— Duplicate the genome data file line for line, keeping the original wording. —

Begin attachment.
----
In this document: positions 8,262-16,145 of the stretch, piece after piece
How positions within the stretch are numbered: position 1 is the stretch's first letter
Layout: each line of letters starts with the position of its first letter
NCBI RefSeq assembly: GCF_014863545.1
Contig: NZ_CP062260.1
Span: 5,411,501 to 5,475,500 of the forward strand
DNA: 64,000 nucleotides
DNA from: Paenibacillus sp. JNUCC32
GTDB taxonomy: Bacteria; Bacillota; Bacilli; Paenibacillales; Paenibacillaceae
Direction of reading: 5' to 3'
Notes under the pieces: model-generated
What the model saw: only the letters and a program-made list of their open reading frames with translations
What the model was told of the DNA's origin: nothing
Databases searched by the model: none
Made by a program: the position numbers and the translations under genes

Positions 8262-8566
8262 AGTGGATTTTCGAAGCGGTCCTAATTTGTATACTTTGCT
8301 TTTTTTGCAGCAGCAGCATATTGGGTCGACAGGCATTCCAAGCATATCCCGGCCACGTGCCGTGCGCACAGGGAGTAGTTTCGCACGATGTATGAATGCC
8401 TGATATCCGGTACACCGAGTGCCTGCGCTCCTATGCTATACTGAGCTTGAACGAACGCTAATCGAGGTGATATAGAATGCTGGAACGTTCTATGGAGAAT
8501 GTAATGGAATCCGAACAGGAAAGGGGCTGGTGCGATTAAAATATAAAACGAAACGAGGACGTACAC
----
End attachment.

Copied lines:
In this document: positions 8,262-16,145 of the stretch, piece after piece
How positions within the stretch are numbered: position 1 is the stretch's first letter
Layout: each line of letters starts with the position of its first letter
NCBI RefSeq assembly: GCF_014863545.1
Contig: NZ_CP062260.1
Span: 5,411,501 to 5,475,500 of the forward strand
DNA: 64,000 nucleotides
DNA from: Paenibacillus sp. JNUCC32
GTDB taxonomy: Bacteria; Bacillota; Bacilli; Paenibacillales; Paenibacillaceae
Direction of reading: 5' to 3'
Notes under the pieces: model-generated
What the model saw: only the letters and a program-made list of their open reading frames with translations
What the model was told of the DNA's origin: nothing
Databases searched by the model: none
Made by a program: the position numbers and the translations under genes

Positions 8262-8566
8262 AGTGGATTTTCGAAGCGGTCCTAATTTGTATACTTTGCT
8301 TTTTTTGCAGCAGCAGCATATTGGGTCGACAGGCATTCCAAGCATATCCCGGCCACGTGCCGTGCGCACAGGGAGTAGTTTCGCACGATGTATGAATGCC
8401 TGATATCCGGTACACCGAGTGCCTGCGCTCCTATGCTATACTGAGCTTGAACGAACGCTAATCGAGGTGATATAGAATGCTGGAACGTTCTATGGAGAAT
8501 GTAATGGAATCCGAACAGGAAAGGGGCTGGTGCGATTAAAATATAAAACGAAACGAGGACGTACAC